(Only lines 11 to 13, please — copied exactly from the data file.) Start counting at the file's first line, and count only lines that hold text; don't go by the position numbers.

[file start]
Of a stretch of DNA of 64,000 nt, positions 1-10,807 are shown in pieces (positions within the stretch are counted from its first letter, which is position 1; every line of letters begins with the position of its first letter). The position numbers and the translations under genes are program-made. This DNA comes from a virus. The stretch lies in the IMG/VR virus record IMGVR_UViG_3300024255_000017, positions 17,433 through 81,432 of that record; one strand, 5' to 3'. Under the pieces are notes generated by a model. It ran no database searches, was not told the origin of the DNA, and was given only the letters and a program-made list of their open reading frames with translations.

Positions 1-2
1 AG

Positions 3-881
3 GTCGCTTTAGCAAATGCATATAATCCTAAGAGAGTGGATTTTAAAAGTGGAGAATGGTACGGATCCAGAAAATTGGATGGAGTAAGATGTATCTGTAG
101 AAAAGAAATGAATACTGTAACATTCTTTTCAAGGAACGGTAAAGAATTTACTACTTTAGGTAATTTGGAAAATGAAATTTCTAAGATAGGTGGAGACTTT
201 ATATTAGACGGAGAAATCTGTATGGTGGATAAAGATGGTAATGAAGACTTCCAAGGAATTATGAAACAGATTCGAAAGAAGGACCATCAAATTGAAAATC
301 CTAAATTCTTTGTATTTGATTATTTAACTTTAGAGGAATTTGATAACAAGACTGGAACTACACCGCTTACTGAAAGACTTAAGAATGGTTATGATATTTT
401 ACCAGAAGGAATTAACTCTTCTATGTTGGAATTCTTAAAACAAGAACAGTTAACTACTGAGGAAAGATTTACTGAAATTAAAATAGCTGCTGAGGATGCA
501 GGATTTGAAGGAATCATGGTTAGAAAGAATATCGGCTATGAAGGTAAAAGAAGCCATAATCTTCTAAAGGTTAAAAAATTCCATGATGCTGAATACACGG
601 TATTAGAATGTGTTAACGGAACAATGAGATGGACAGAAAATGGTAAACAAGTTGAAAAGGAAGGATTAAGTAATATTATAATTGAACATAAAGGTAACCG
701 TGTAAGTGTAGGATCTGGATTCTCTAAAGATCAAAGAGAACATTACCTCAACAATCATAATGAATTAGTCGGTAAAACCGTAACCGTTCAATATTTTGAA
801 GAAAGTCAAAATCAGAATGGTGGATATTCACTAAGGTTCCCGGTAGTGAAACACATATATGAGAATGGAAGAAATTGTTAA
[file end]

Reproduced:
601 TATTAGAATGTGTTAACGGAACAATGAGATGGACAGAAAATGGTAAACAAGTTGAAAAGGAAGGATTAAGTAATATTATAATTGAACATAAAGGTAACCG
701 TGTAAGTGTAGGATCTGGATTCTCTAAAGATCAAAGAGAACATTACCTCAACAATCATAATGAATTAGTCGGTAAAACCGTAACCGTTCAATATTTTGAA
801 GAAAGTCAAAATCAGAATGGTGGATATTCACTAAGGTTCCCGGTAGTGAAACACATATATGAGAATGGAAGAAATTGTTAA